International Women’s Day

As it is International Women’s Day we thought it apt to discuss our favourite female authors from different stages of our lives. These are in order of discovery.

Sophie’s Selections:

Firstly it goes without saying that there are many amazing female authors I have chosen to leave off my list. I have read and loved many more works of fictions by female authors but I do not believe I owe them as much as the six female authors I have singled out. I may also have left a particular author out as I believed Danny would have chosen to include them in his own list.

The first female author I can remember loving was Jill Tomlinson who wrote various children’s novels related to animals. Her work includes ‘The Aardvark who Wasn’t Sure,’ ‘The Penguin who wanted to Find Out’ and perhaps her most well-known novel ‘The Owl Who was Afraid of the Dark.’ I discovered Tomlinson’s work in Primary school as her books were often selected for reading groups and school projects. Her books are must reads for any little wildlife lovers. Tomlinson’s novels are always adventurous and teach children that it is ok to have doubts and fears. She humanises these animals in such a way that children gain a deeper understanding of the animal kingdom while also being able to apply the moral of the story to their own lives, the animal protagonists are always young and are therefore always relatable to Tomlinson’s target audience. They are each short and sweet but will also teach new vocabulary and are never patronising.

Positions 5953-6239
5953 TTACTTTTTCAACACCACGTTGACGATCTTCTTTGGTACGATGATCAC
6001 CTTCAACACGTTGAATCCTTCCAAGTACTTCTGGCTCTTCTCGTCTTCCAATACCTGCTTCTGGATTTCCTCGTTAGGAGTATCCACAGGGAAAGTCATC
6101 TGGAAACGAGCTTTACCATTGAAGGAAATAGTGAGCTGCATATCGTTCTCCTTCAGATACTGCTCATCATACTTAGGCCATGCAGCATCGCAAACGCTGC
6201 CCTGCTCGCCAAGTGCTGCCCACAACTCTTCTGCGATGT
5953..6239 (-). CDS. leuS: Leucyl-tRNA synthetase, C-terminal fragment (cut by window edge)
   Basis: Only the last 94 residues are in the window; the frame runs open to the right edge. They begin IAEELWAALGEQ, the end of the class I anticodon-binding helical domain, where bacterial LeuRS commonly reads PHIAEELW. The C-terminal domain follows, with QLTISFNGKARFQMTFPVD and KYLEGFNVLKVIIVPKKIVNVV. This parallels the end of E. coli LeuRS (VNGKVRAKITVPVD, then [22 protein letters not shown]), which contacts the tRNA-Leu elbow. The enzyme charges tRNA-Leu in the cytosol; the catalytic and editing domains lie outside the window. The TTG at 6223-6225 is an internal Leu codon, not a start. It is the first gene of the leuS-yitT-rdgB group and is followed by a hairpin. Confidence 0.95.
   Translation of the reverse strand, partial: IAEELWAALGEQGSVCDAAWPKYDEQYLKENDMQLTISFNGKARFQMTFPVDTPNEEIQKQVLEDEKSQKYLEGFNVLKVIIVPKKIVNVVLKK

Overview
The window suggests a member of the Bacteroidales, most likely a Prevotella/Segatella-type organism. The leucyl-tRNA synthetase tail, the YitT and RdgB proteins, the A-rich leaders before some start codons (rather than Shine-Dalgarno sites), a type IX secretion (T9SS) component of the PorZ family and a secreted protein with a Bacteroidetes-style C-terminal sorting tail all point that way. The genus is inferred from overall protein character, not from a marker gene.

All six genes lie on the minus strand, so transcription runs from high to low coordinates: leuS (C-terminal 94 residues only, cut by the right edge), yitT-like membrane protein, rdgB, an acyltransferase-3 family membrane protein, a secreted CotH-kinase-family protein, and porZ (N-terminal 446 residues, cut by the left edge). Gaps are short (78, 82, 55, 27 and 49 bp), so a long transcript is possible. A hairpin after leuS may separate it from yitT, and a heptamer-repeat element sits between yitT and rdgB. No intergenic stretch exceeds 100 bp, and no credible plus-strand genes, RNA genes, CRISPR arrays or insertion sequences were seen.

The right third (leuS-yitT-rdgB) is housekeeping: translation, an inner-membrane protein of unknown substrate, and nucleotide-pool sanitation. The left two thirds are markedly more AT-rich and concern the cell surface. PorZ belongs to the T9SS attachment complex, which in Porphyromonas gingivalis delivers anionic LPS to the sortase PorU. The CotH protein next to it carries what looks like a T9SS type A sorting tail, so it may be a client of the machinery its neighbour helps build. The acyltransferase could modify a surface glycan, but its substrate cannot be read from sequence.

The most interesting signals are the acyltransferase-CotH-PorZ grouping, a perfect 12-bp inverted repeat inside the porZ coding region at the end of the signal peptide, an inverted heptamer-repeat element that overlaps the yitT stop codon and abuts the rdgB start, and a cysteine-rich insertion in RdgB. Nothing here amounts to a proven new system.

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The next female author I had a great love for and hope to re-read soon was Jacqueline Wilson. I remember doing a school project on Jacqueline Wilson at Primary School and enthusiastically passing around all of her books. I read these books alongside Horowitz’s Alex Ryder series and it seemed like everyone in the class was reading one of these authors. Her writing style is witty and her character’s are unexpectedly original. I never found her work repetitive despite the similar ages of her characters. I always find authors writing about tweens and teenagers problematic as they often misjudge their beliefs, moods and emotions. There is often so much emphasis on trying to identify how that character is handling all of their emotions and mood swings that the plot is overlooked. Childhood is not simple but children are not some kind of separate, alien species as some authors would have you believe. I remember going to see her talk at Edinburgh Book Festival one year and being extremely excited to see her, she was as lovely and colourful as her books. Wilson has created a series of beautifully written easy-reads full of quirk and excitement.

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My childhood was filled with reading and this was probably the time I read the most female authors. I was always intrigued by the adult-fiction section of the library that was banned for readers under the age of sixteen and would often ask my mum to loan books from the library on my behalf. I also enjoyed reading children’s books as I do till this day and one of my favourite female authors of children’s classics remains Frances Hodgson Burnett. ‘The Secret Garden’ is without a doubt my favourite children’s book and I bought myself the special edition for my 21st birthday from the NewYork Public Library complete with introduction by Sophie Dahl.

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High School is the time of my life where I often forget the books I read and unfortunately the stories I read do not seem to stick with me. I am also horrified to say that I was never set a book by a female author throughout my whole time at High School. Thus the female authors I did read were of my own choosing. The series I believe more memorable than any other during this time was ‘Noughts and Crosses’ by Malorie Blackman. Perhaps I will also re-read this series later this year.At the time I really enjoyed these novels and one character in particular haunts me to this day, Callum’s sister. An honourable mention here to Sara Gruen as I also loved her novel ‘Water for Elephants.’